The U.S. inspector general estimates that 25,226 households occupying public housing units exceed the Housing and Urban Development Department (HUD)’s 2014 eligibility income limits.
In New York City, one household was making an annual income of $497,911 and living in taxpayer-funded public housing.
The public housing income cap in New York City is $67,100.
According to the New York Housing Authority, allowing “over-income” families like this to reside in public housing is “beneficial.”
For its part, HUD does not encourage housing authorities, like the New York Housing Authority, to require over-income families to find market-rate housing.
The U.S. inspector general estimated that HUD will pay more than $104 million in the coming year for public housing units occupied by families that exceed income thresholds.
As a result of this lapse, HUD is unable to assist 25,226 qualifying (read: genuinely low-income) households.
Meanwhile, the Chicago Housing Authority (CHA) used federal tax revenue and the federal housing voucher program to place low-income residents in luxury high rises.
One luxury building used by voucher holders, 500 North Lake Shore Drive, qualifies as the most expensive apartment building in downtown Chicago, according to Chicago Real Estate Daily. Rents for a one-bedroom approach $3,000.
A voucher holder living at 500 Lake Shore Drive has access to 30,000 square feet of amenities including a landscaped roof terrace with outdoor pool, sundeck, private cabanas, grills, a fire pit, and a luxury Equinox gym with views of Lake Michigan.
Units have floor-to-ceiling windows and high-level finishes. The building is situated on prime real estate near Navy Pier.
The units subsidized by federal Section 8 vouchers in this building and others are unaffordable for the vast majority of U.S. taxpayers.
Other buildings utilized by CHA’s voucher recipients include luxury amenities like a fitness center, group fitness studio, basketball court, indoor lap pool and hot tub, sky garden lounge, poolside cabana, sundeck and garden, sauna and steam room, massage and treatment rooms, fire pit, media room with theatre-style seating, and a Zen garden.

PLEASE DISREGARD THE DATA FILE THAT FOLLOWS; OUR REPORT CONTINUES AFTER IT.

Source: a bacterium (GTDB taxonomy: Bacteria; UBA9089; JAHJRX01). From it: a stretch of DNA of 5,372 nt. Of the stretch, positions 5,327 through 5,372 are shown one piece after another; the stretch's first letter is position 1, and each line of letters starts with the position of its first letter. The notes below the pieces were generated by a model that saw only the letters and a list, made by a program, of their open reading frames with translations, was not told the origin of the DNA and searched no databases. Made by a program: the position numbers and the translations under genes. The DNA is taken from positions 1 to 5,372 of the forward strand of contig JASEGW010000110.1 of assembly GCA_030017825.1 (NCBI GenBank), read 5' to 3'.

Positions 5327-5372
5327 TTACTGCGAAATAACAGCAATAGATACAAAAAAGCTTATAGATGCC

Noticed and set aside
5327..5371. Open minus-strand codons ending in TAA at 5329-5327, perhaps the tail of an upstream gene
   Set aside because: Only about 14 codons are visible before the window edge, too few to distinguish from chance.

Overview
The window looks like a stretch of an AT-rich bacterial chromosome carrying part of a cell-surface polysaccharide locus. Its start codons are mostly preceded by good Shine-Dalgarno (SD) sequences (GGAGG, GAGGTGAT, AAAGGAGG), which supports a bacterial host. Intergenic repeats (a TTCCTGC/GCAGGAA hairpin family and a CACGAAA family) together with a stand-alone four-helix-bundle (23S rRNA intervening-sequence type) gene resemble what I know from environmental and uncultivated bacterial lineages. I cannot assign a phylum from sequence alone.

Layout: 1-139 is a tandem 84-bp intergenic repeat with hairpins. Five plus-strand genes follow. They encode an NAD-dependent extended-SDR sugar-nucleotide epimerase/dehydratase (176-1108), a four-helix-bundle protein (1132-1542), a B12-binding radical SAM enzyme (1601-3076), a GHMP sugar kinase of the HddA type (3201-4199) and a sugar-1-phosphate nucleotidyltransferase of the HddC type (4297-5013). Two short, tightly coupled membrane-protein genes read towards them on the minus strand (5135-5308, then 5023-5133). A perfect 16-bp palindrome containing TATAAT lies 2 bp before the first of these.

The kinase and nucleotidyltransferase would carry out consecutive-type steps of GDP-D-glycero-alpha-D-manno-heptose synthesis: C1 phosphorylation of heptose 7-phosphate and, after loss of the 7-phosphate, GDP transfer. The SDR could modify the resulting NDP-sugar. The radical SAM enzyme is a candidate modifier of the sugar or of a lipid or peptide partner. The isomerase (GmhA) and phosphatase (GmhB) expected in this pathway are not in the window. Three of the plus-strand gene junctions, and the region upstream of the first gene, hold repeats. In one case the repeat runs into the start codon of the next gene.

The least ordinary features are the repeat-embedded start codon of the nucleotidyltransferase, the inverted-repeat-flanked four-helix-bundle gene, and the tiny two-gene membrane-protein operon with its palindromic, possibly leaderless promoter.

Many American taxpayers could only dream of amenities like these, and others work hard to be able to afford them.
Even after the federal probe, a quick survey of available CHA housing stock reveals that Chicago voucher holders continue to receive voucher allocations that exceed standard federal limits.
In response to criticism of the program, CHA resolved to scale the voucher cap down from 300 percent of fair market rent to 150 percent of fair market rent.
This new limit is nevertheless still an exception to federal standards and a full 40 percentage points above the standard cap. Ostensibly, the 260 families impacted by CHA’s policy change from 300 percent of fair market rent to 150 percent of fair market rent are in the process of moving out of the old units.
But CHA has not stuck to its resolution to cap vouchers at 150 percent of fair market rent, and CHA still lists non-compliant units as available on its website. Some units are also non-compliant with the 2015 Small Area Fair Market Rents listed on CHA’s website.
Meanwhile, according to a recent Center for Tax and Budget Accountability study, CHA is stockpiling millions of dollars of federal voucher money on the side, rather than providing it in the form of housing vouchers to the thousands of individuals on the city’s wait list.
The vast majority of U.S. renters still pay far less for housing than even a standard Chicago voucher would provide, much less a voucher exception.
Paradoxically, these individuals pay taxes to fund the voucher program. The product of this program is a system that is both inefficient and prejudicial.